Leaders Serving is a glance into the lives of Auxiliary University Programs alumni. February’s spotlight was cast on The Citadel and AUP 2013 graduate William Singletary, who said his career in the Coast Guard got its start when he picked up an AUP flier in an academic building hallway.
Will you explain your current job title and give an explanation of your duties?
I work for Carotrans, a non-vessel operating common carrier. We have so many slots per vessel, and we find customers to fill those spots. I manage all the rates for the company, so I’m technically part of the corporate team for that.
What do you do with the Coast Guard now?
I’m in the Coast Guard Reserves. I’m currently at Sector Charleston in the incident management position in response. … I’m up for rotation in September – and I have no idea where I’m going to end up there. I’m just getting my qualifications, but basically if there’s an oil spill, my main part of the job is incident management and learning how to control an incident. Hopefully I’m going to get a port security, but I’ll go wherever they tell me to go and do a good job wherever I go.
I was commissioned in August, and was enlisted three years prior to that.
What were your major and minor in college?
My major was in business administration. No minor.
How old are you?
What did AUP teach you about leadership?
Being at The Citadal, they call it a leadership laboratory, so all four years you’re supposed to be learning it all four years. … A lot of leadership is learning how to deal with people. You can’t have the same reaction with person A and person B. You see good and bad leaders, and learn to emulate the good. …
You get a lot of dedicated people, especially if they stay all four years. If we just one person that goes into the Coast Guard a year, who enlists or as an officer, that’s huge, and compared to how big the Coast Guard is, that’s a big number. You definitely learn how to manage your people, keep them interested in what they’re doing. You want to take them out on the boat and experience what the real Coast Guard is – it’s not just academic study. You have to keep the cadets interested and kind of get them hooked. In dealing with the Auxiliary, it’s a volunteer organization, so you have to be respectful in how you treat people, their time and do things.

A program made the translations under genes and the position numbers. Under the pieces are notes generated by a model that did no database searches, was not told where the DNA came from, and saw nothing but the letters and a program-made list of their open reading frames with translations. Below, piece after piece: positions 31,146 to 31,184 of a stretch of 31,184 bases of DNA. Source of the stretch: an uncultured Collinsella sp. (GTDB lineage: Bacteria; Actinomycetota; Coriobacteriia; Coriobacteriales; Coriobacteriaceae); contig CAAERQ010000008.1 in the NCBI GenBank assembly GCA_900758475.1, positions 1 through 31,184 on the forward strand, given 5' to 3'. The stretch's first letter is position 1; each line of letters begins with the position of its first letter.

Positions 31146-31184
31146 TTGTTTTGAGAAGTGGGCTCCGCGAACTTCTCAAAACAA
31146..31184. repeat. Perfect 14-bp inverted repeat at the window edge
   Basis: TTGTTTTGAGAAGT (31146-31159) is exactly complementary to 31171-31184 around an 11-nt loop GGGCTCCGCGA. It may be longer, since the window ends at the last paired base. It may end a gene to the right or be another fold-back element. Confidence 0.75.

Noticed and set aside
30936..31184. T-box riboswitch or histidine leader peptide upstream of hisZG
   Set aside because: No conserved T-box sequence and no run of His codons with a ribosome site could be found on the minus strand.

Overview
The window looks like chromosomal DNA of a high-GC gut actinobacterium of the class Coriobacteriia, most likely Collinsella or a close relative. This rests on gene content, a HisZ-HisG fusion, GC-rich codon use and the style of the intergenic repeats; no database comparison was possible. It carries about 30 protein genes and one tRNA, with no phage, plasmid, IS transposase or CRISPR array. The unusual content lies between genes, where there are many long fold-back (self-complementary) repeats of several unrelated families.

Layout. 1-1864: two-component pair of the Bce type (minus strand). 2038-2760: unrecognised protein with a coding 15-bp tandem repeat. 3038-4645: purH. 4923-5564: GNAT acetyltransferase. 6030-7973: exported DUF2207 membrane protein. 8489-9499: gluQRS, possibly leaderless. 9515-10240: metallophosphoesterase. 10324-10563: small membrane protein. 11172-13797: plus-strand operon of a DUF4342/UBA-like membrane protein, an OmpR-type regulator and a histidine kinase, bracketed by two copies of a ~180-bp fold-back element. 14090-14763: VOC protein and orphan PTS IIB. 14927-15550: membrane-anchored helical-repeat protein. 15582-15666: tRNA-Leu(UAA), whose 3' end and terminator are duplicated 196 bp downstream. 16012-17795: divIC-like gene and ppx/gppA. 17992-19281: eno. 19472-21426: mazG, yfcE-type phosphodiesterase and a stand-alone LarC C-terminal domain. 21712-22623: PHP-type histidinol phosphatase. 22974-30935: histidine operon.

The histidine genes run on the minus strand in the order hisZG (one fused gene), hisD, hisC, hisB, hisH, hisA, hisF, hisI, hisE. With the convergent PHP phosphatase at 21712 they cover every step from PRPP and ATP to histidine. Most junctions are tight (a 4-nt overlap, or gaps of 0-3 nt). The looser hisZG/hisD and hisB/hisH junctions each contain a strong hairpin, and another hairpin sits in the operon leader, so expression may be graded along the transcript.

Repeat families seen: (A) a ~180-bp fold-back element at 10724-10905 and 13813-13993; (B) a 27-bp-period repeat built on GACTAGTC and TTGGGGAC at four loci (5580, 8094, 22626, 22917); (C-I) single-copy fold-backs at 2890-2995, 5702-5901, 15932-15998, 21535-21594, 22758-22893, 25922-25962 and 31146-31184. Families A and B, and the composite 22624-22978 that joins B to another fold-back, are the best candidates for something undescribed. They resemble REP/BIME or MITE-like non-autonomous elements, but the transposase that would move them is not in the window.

Which flotilla are you in?
I recently transferred to 12-6 Charleston (South Carolina).
How did AUP prepare you for your future?
Especially before I went into boot camp, I knew a lot of the things, and I did a lot more than the average AUP student. But I knew so much and I was more knowledgeable than the average person who went into boot camp. It just helped tremendously. I wasn’t really worried about that aspect of it at all. It helps you, as well gives you a really good inside look of the Coast Guard as well. As an aside, going to The Citadel, I wanted to be there because I wanted the structure and I liked the class size, but the reason I’m in the Coast Guard now is because of the AUP. … I knew I wanted to serve, I knew I wanted to do something in that capacity. And it was a good fit. That’s why I’m in the Coast Guard today.
What would you say to all the current and future AUP students out there?
I would say keep it up. It really gives you a leg up on the competition and, just like with anything, it is what you make of it. … If you’re in it, be in it. Do what you have to do to get qualified. If you want to be in the Coast Guard, this is a way to do it. Just keep up the hard work. It’s going to pay off. This program is still young and I think it can turn into something even greater than it is today.
Replies were edited for clarity and length. The Leaders Serving profile runs toward the end of the month. If wish to recommend an alumnus or alumnae to be featured, please use the Public Affairs Story Suggestion form.